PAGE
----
Two good pieces from the Los Angeles Times


Here is a story from the Los Angeles Times on how teachers unions bilk their members by steering them into investments that don't give them maximum returns but do give massive returns to the unions.

The teachers unions, of course, say they represent the best interests of the teachers, but their chief aim seems to be to increase their own financial returns and maximize their political clout. They, along with other public-employee unions, succeeded in trashing Gov. Arnold Schwarzenegger's job rating and defeating his ballot propositions this year. Now one of the two serious candidates in the Democratic primary for governor, state Treasurer Phil Angelides, is trumping his support of higher taxes and his promise to spend more on education, in contrast to his opponent, Controller Steve Westly, who is against raising taxes now. This is from an Angelides campaign E-mail:

Phil Angelides Is the Only Candidate for Governor

Who Will Balance the Budget

and Fully Fund California's Schools

Whoever is elected California's next governor in November will face a $3.8 billion shortfall in order to balance the 2007-08 budget and fully fund California's schools. (Legislative Analyst's Office, 2/22/06) Only one candidate, Phil Angelides, has proposed a real, credible plan to meet the challenge of balancing the budget—after years of deficit spending—and fully funding education.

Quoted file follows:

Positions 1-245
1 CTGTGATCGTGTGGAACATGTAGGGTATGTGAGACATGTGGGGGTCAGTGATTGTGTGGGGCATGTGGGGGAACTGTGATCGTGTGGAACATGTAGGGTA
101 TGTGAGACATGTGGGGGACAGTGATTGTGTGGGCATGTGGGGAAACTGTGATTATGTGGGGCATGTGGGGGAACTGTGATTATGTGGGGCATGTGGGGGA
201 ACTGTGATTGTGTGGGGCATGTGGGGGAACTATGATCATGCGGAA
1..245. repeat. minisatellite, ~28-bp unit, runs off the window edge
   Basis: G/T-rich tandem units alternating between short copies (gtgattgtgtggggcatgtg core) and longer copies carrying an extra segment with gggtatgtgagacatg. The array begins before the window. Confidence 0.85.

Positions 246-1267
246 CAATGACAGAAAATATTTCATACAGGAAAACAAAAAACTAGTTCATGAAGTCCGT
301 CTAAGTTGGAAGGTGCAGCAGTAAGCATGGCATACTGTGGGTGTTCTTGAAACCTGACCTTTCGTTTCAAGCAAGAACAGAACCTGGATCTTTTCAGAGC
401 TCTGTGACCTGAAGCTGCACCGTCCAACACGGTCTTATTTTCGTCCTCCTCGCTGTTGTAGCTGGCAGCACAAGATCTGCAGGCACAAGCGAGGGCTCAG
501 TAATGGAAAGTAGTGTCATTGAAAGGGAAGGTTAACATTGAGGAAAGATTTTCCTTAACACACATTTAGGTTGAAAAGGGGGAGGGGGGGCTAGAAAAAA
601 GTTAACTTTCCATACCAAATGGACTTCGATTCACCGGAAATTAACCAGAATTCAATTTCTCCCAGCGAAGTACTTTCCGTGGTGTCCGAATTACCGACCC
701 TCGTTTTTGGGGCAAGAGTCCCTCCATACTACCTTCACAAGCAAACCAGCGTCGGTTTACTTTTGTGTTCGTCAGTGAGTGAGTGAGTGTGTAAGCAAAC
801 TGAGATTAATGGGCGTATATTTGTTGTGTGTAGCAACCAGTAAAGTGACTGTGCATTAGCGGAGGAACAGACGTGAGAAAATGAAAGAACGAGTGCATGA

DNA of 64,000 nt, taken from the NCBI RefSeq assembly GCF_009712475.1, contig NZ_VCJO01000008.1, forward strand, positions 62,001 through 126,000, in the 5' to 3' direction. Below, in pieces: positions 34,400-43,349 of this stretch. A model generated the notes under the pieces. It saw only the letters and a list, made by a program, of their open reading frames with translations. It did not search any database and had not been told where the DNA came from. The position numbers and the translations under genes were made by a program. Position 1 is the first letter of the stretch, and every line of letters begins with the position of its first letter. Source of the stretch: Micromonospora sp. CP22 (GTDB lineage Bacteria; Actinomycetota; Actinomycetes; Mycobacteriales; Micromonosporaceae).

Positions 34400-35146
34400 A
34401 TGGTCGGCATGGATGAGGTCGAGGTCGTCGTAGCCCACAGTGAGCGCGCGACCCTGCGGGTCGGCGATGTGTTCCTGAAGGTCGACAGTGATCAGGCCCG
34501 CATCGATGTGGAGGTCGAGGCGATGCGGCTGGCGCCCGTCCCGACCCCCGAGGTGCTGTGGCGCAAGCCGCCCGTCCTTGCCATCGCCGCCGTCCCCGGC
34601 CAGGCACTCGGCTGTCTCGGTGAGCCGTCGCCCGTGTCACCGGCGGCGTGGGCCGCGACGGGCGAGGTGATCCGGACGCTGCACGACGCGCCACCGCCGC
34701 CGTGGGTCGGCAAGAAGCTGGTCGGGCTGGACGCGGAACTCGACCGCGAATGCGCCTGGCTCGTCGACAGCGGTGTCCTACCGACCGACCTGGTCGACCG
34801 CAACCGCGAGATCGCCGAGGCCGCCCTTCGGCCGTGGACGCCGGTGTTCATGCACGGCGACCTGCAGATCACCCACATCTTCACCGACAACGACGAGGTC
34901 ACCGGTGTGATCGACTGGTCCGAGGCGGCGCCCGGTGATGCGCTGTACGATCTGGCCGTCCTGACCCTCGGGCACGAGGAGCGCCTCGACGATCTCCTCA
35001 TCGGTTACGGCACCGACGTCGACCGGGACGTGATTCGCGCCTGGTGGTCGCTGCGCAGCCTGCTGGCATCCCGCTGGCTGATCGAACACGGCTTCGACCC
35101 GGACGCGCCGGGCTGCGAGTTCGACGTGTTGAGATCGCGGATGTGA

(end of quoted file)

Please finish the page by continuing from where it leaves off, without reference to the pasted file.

Steve Westly agrees with Phil Angelides that the $3.2 billion in funds taken from schools by Governor Schwarzenegger should be repaid and has suggested repaying that amount over four years. This would add $800 million to the 2007-08 budget, bringing the total shortfall to $4.6 billion.

Translation into English: Angelides promises to put crimps on the state's competent private-sector economy in order to funnel money to too-often-incompetent teachers-union members and to teachers-union treasuries. If Angelides wins the primary and the general election—he's currently trailing in polls for both but not by disastrous margins—California will have a state government more beholden to the public-employee unions than it has ever been since those unions became an important force in the 1970s. Gov. Gray Davis made at least some attempts to keep the public-employee unions in check, as has Schwarzenegger. Westly seems to be suggesting that he would try to do that too. If Angelides wins, it will probably be a different matter.